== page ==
Securing your Linux server is of paramount importance, and one effective step is to modify the default port used by SSH (Secure Shell) for remote access. Changing the default port adds an extra layer of security by making it less predictable for potential attackers. In this guide, we’ll walk you through the process of changing the default SSH port on a Linux system.
Table of Contents
- Step 1: Connect to Your Server
- Step 2: Backup SSH Configuration
- Step 3: Edit SSH Configuration
- Step 4: Change the Port Number
- Step 5: Save and Exit
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- Step 6: Restart SSH Service
- Step 7: Adjust Firewall Rules
- Step 8: Test the New Configuration
- Step 9: Disable Root Login (Optional)
Step 1: Connect to Your Server
Before making any changes, ensure you are logged in to your Linux server with administrative privileges. You can use the
ssh command to access your server:
username with your actual username and
server_ip with the IP address of your server.
Step 2: Backup SSH Configuration
It’s always a good practice to create a backup of configuration files before making changes. Create a backup of the SSH configuration file:
sudo cp /etc/ssh/sshd_config /etc/ssh/sshd_config_backup
Step 3: Edit SSH Configuration
Use a text editor to modify the SSH configuration file. We’ll use the
nano editor, but you can use any text editor you’re comfortable with:
sudo nano /etc/ssh/sshd_config
Locate the line that specifies the default SSH port. By default, it is:
Step 4: Change the Port Number
Change the port number to your desired value. Choose a number that is not commonly used and not reserved for other services. For example, you can use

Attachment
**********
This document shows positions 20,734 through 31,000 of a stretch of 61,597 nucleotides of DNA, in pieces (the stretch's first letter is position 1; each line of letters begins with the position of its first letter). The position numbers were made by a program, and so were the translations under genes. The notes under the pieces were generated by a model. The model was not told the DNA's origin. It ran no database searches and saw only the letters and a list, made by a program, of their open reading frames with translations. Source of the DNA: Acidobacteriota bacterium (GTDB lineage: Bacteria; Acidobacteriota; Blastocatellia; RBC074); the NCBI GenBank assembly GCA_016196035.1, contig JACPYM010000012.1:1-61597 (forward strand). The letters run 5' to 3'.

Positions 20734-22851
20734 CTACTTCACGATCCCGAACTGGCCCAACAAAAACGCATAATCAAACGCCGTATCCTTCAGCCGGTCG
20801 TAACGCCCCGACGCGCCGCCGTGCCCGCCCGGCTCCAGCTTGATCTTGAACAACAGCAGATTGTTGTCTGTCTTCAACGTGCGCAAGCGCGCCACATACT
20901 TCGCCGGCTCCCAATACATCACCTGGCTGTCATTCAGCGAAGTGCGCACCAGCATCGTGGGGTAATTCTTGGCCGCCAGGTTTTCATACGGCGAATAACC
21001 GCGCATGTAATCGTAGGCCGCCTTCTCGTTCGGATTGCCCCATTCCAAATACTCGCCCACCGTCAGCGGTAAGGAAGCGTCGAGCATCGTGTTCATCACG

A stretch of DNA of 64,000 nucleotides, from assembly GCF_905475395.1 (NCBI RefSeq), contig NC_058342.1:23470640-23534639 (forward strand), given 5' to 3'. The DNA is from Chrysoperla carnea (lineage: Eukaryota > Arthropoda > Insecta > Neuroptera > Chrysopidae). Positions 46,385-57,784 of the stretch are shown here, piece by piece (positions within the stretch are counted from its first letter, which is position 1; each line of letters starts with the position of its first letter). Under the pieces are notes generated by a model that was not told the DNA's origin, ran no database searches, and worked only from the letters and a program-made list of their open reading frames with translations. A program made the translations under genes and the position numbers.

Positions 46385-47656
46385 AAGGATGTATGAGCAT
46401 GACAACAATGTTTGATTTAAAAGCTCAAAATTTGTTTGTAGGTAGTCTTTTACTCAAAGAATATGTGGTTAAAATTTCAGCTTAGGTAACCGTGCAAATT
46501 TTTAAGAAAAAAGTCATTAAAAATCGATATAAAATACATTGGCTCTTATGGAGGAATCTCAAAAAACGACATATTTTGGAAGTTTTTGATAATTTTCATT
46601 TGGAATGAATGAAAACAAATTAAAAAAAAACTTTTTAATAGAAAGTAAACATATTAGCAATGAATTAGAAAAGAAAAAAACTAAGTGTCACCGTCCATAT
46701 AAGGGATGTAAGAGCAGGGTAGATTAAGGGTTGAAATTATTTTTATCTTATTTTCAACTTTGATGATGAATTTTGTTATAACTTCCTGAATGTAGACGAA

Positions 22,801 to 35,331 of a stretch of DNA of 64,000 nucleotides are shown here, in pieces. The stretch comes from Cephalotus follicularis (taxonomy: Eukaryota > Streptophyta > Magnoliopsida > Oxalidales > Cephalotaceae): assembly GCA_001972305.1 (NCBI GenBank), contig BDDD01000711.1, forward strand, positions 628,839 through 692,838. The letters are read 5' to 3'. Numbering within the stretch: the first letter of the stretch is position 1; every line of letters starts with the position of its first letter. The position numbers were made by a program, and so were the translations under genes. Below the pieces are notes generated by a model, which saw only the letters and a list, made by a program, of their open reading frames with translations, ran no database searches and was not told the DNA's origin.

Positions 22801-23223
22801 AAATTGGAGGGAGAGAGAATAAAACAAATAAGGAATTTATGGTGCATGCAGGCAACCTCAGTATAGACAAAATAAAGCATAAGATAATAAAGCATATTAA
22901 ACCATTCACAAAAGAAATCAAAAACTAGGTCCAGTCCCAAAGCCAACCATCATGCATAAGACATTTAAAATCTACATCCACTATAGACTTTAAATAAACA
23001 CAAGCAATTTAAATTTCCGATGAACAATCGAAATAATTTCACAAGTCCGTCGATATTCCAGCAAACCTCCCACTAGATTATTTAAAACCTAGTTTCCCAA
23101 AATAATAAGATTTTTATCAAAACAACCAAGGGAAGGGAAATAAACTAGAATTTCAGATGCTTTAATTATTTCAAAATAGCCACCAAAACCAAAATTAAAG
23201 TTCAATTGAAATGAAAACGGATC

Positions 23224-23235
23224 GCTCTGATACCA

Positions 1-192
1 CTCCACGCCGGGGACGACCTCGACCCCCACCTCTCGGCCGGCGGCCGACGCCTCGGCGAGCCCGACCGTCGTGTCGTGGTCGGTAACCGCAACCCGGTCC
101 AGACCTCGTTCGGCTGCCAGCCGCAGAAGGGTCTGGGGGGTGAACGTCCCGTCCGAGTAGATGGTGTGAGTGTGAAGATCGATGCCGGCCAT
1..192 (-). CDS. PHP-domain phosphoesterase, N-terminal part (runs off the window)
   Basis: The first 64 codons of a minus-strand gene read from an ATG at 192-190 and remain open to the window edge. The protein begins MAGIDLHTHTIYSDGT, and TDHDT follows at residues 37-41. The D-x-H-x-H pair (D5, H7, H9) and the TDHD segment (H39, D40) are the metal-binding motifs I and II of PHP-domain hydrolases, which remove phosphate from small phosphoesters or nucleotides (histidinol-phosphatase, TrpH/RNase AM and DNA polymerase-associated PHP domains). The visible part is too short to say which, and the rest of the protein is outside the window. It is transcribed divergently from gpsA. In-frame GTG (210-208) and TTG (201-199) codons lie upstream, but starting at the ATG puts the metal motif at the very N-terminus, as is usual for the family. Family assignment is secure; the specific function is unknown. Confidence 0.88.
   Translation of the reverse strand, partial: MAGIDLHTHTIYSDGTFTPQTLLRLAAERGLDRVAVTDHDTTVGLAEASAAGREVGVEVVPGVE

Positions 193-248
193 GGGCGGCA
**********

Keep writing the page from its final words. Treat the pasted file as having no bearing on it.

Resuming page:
Step 5: Save and Exit
After making the change, save the file by pressing
O, then press
Enter. To exit the editor, press
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Step 6: Restart SSH Service
To apply the changes, restart the SSH service:
sudo service ssh restart
Step 7: Adjust Firewall Rules
If you are using a firewall, you’ll need to allow traffic on the new SSH port. For example, using
iptables, you can run:
sudo iptables -A INPUT -p tcp --dport 2222 -j ACCEPT
Make sure to replace
2222 with the port you’ve chosen. If you’re using a different firewall management tool, adjust the rule accordingly.
Step 8: Test the New Configuration
Before closing your current SSH session, open a new terminal window and attempt to connect to the server using the new port:
ssh -p 2222 username@server_ip
2222 with the port you’ve set,
username with your username, and
server_ip with your server’s IP address. If the connection is successful, you’ve configured the new SSH port correctly.
Step 9: Disable Root Login (Optional)
For added security, consider disabling root login via SSH. Locate the following line in the SSH configuration file:
Changing the default SSH port is a valuable security measure to protect your Linux server from unauthorized access. By following these steps, you can modify the default port to enhance your server’s security posture. Always exercise caution while making changes to system configurations, and remember to update your firewall settings to allow traffic on the new port.